Proof NxN is countably infinite? Watch

alex2100x
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I am working on this question.

1) Prove that \displaystyle \mathbb{N} \times \mathbb{N} is countably infinite.

Here is what I have done so far, I think I need to show that the cardinality of \displaystyle \mathbb{N} \times \mathbb{N} = \aleph_0 \displaystyle \iff \exists a bijection from \displaystyle \mathbb{N}\rightarrow\mathbb{N} \times \mathbb{N}.

So I wrote out the first few terms of \displaystyle \mathbb{N}\times\mathbb{N} like so

\displaystyle \begin{matrix}(1,1) & (1,2) & (1,3) & ... \\ 

(2,1) & (2,2) & (2,3) & ... \\ 

(3,1) & (3,2) & (3,3) & ... \\ 

\vdots & \vdots & \vdots & \ddots\\    

\end{matrix}

It then became clear that if I delete \displaystyle (1,1) then \displaystyle (2,1) then \displaystyle (2,2) then \displaystyle (1,2) then \displaystyle (1,3) then \displaystyle (2,3) then \displaystyle (3,3) then \displaystyle (3,2) then \displaystyle (3,1)\displaystyle ... and continue in this fashion then I can establish a bijection \displaystyle \mathbb{N}\rightarrow\mathbb{N} \times \mathbb{N} labeling the first deleted element as \displaystyle 1 the second as \displaystyle 2 and so on. Thus showing that it is countably infinite.

My question is, is there a better way to show how you would assign the elements in \displaystyle \mathbb{N}\times\mathbb{N} to \displaystyle \mathbb{N} ? Is this a good approach and is it acceptable in a mathematical sense? It is my first time doing a question like this and I was wondering.

Thanks!
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poorform
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I am far far far from being an expert in this but it looks okay to me, I'm not really sure whether there is a better way to set it out but the reasoning behind the cancelling makes sense to me but perhaps someone who is better on here will tell you any mistakes, I will be interested to see them.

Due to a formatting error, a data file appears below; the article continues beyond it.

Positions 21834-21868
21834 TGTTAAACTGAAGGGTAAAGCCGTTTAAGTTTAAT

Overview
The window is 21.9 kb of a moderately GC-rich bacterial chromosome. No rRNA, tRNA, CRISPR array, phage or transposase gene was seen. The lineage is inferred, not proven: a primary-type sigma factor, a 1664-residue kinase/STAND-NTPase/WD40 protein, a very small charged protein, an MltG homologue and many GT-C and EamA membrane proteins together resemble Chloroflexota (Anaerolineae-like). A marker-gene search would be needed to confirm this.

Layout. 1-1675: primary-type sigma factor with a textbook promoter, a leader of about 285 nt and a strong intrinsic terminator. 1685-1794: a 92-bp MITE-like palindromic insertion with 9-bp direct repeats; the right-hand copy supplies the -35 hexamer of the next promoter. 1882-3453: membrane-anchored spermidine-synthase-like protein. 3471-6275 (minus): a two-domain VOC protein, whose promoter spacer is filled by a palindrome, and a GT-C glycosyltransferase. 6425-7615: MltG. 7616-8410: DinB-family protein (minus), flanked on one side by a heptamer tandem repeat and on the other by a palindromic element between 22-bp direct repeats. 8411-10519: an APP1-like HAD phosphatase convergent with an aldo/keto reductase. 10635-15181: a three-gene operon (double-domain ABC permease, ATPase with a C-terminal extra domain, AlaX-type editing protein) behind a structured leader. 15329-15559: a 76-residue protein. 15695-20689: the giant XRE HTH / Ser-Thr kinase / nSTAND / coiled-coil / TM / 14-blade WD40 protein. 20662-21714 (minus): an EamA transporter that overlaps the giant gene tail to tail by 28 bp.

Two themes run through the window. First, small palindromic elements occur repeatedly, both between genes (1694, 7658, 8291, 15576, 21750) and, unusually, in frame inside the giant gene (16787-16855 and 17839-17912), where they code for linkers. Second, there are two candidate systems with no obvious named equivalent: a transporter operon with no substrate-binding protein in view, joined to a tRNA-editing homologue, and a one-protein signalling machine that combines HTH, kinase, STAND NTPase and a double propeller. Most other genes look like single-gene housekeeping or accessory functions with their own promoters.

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DFranklin
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(Original post by alex2100x)
I am working on this question.

1) Prove that \displaystyle \mathbb{N} \times \mathbb{N} is countably infinite.

Here is what I have done so far, I think I need to show that the cardinality of \displaystyle \mathbb{N} \times \mathbb{N} = \aleph_0 \displaystyle \iff \exists a bijection from \displaystyle \mathbb{N}\rightarrow\mathbb{N} \times \mathbb{N}.

So I wrote out the first few terms of \displaystyle \mathbb{N}\times\mathbb{N} like so

\displaystyle \begin{matrix}(1,1) & (1,2) & (1,3) & ... \\ 

(2,1) & (2,2) & (2,3) & ... \\ 

(3,1) & (3,2) & (3,3) & ... \\ 

\vdots & \vdots & \vdots & \ddots\\    

\end{matrix}

It then became clear that if I delete \displaystyle (1,1) then \displaystyle (2,1) then \displaystyle (2,2) then \displaystyle (1,2) then \displaystyle (1,3) then \displaystyle (2,3) then \displaystyle (3,3) then \displaystyle (3,2) then \displaystyle (3,1)\displaystyle ... and continue in this fashion then I can establish a bijection \displaystyle \mathbb{N}\rightarrow\mathbb{N} \times \mathbb{N} labeling the first deleted element as \displaystyle 1 the second as \displaystyle 2 and so on. Thus showing that it is countably infinite.
It's not immediately clear what "and so on" means here (I expect it would be clearer if you did a hand drawn diagram).

My question is, is there a better way to show how you would assign the elements in \displaystyle \mathbb{N}\times\mathbb{N} to \displaystyle \mathbb{N} ? Is this a good approach and is it acceptable in a mathematical sense? It is my first time doing a question like this and I was wondering.[
For many of these questions, the "quick way" is to show there's an injection into N; this immediately establishes countability (and that N x N is infinite is obvious).

Finding an injection is easy; e.g. (a, b) -> 2^a 3^b is an injection due to uniqueness of prime factorization.

Thanks![/QUOTE]
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